Pin1 associates with epitopes that overlap with those of the mitotic phosphoepitope specific MPM-2 monoclonal antibody (Yaffe et al., 1997). Consistent with that study, we have demonstrated that Pin1 interacts with Myt1 in vivo and in vitro in a phosphorylation dependent manner. Whilst this work was in preparation Shen et al. (1998) also demonstrated that the mitotic hyperphosphorylated form of Myt1 was specifically isolated in a Pin1-GST pull down assay. We extended this preliminary observation by demonstrating that it is a direct, phosphorylation-dependent interaction, and requires one or more of the 5 CDK consensus sites in the C-terminal domain of Myt1. Interestingly, Pin1 also interacts with two other Cdc2 regulatory proteins, Wee1 and Cdc25C (Crenshaw et al., 1998; Shen et al., 1998). As the phosphorylation of Thr14/Tyr15, and hence the activity of Cdc2, is tightly regulated by feedback loops (reviewed by Coleman and Dunphy, 1994), the ability of Pin1 to interact with Cdc25, Wee1 and Myt1 provides the basis for modulation of these feedback pathways. To date direct changes in enzymatic activity due to conformational control catalyzed by the PPIase domain of Pin1 are still debatable. We examined the effect of Pin1 association with Myt1 in vitro and did not detect a significant change in the kinase activity of solubilized Myt1 in an immunoprecipitate (N.T. and N.W., unpublished observations). Future studies are needed with membrane-associated Myt1, where it may adopt a different conformation, to study the regulatory role of modifications including phosphorylation and Pin1 interaction on enzyme activity.
Initial fractionation studies in Xenopus egg and HeLa cell extracts showed that the Cdc2 Thr14 kinase was membrane associated and that its membrane association was not disrupted by high salt treatment (Kornbluth et al., 1994; Atherton et al., 1994). Subsequently, a membrane-targeting domain was identified in the Myt1 sequence downstream of the catalytic domain, and was shown by immunofluorescence staining to be required for the localization of Myt1 to the ER and Golgi complex (Liu et al., 1997). From these data it was predicted that the kinase homology domain is oriented toward the cytosolic face of these membrane compartments, but it was unclear whether the C-terminal tail is in the lumen of the ER (i.e. a type II transmembrane protein), or whether it is also in the cytosol. From our work showing that the Myt1 C-terminal domain binds Cdc2/cyclin B1 in interphase and is phosphorylated in mitosis, we infer that the Myt1 C-terminal domain is exposed in the cytoplasm, where it is able to recruit Cdc2/cyclin B1, an event necessary for phosphorylation of Thr14 and Tyr15.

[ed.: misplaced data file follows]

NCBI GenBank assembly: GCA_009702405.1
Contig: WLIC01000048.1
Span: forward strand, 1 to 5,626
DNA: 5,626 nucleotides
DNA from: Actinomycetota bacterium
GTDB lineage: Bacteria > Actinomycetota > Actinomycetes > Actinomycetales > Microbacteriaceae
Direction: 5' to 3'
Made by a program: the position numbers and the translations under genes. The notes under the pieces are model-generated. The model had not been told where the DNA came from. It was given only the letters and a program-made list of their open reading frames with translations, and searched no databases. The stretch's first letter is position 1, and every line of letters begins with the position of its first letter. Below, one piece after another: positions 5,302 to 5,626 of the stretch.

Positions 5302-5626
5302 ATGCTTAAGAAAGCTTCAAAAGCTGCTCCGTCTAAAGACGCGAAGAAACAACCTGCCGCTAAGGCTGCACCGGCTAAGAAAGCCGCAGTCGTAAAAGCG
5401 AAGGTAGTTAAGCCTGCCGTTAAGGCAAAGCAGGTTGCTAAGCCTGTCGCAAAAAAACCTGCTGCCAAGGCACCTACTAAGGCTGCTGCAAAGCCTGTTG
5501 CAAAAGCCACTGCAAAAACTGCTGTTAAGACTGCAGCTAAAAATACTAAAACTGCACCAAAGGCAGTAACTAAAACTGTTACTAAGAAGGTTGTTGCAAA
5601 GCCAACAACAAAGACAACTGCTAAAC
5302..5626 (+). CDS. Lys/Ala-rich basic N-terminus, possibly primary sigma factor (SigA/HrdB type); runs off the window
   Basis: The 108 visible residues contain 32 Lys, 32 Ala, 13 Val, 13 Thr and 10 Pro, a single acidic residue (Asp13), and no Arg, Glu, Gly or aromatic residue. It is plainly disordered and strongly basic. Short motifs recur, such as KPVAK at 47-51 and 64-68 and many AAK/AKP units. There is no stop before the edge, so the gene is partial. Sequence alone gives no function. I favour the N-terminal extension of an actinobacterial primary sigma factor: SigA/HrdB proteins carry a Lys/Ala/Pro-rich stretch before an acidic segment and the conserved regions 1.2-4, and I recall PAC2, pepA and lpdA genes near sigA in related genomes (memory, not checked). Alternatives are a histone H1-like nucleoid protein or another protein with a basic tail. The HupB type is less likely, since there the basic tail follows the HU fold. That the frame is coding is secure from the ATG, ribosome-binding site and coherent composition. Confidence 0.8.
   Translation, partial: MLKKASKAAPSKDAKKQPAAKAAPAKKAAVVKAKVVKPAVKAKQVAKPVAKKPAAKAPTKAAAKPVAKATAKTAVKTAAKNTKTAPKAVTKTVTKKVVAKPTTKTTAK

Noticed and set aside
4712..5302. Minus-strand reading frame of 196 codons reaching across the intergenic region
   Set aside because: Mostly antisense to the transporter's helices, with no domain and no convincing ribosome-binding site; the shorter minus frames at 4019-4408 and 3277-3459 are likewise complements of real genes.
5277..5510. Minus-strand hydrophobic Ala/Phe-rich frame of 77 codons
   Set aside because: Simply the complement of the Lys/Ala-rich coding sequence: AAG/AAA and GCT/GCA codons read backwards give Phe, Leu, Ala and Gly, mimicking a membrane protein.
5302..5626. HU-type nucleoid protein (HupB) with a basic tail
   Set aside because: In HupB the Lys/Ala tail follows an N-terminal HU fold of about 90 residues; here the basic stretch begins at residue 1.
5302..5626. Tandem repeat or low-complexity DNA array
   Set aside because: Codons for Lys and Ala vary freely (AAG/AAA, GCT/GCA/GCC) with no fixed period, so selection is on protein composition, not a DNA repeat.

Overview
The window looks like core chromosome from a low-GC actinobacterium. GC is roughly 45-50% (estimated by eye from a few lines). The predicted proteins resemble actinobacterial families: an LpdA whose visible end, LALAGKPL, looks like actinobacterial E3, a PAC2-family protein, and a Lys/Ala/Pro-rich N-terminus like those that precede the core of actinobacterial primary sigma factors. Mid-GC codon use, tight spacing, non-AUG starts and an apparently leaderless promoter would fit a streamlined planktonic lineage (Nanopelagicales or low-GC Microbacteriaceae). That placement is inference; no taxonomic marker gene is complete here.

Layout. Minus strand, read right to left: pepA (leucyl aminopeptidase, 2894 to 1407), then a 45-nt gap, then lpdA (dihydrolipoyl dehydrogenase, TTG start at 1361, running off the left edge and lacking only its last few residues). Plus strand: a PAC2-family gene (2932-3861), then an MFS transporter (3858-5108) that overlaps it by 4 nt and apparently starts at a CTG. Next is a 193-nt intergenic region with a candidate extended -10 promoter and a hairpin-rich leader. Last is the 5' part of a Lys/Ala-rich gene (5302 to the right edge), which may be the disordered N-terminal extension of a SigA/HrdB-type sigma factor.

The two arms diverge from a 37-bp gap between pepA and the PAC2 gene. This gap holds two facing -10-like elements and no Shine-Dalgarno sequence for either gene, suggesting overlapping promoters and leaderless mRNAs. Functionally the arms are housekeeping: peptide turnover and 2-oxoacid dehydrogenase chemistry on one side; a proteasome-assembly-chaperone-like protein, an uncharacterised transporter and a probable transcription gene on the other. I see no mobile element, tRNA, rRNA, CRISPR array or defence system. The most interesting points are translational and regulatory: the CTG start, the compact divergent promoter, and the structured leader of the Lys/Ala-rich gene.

A previous study indicates that phosphorylation of Myt1 by Cdc2 in vitro does not inhibit its Thr14/Tyr15 kinase activity (Booher et al., 1997). Perhaps some regulatory factor that associates with phosphorylated Myt1 is absent and/or another protein kinase(s) is also required for inhibition. One possibility is that mitotic phosphorylation of the Myt1 C-terminal domain could decrease the binding of cyclin B1/Cdc2, and recent evidence suggests that this is indeed the case (Liu et al., 1999). Palmer et al. (1998) have recently demonstrated that p90Rsk can also bind and to phosphorylate the Myt1 C-terminal domain. Their data suggest that phosphorylation of the C-terminal domain by p90Rsk inhibits the ability of Myt1 to phosphorylate and inhibit Cdc2. It will be interesting to examine whether phosphorylation of the C-terminal domain by p90Rsk might also inhibit Myt1 activity by decreasing the affinity of the Myt1 C-terminal domain for Cdc2/cyclin B complexes. This study also demonstrates that the C-terminal domain of Myt1 is sufficient for interaction with Cdc2. Thus, phosphorylation of the C-terminal domain by both p90Rsk and Cdc2/cyclin B and its phosphorylation-dependent interaction with Pin1 could all modulate the activity of Myt1.
In summary, our studies highlight the functional importance of the non-catalytic Myt1 C-terminal domain in the regulation of Cdc2/cyclin B1 activity, through its interaction with and phosphorylation by Cdc2/cyclin B1.
We thank H. Piwnica-Worms for providing the Myt1 cDNA and for sharing unpublished information with us, H. Piwnica-Worms and R. N. Booher for providing anti-Myt1 sera, S.L. Forsburg and J. Millar for S. pombe strains and expression constructs and help with the S. pombe experiments, D. Chambers for help with flow cytometric analysis, S. Tournier for help with photomicroscopy, and J. Noel, R. Janknecht and R. Shah for helpful discussions. This work was supported by fellowships from the Wellcome Trust #046847 (N.J.W.) and USPHS grants CA14195 and CA39780 (T.H.). T.H. is a Frank and Else Schilling American Cancer Society Research Professor.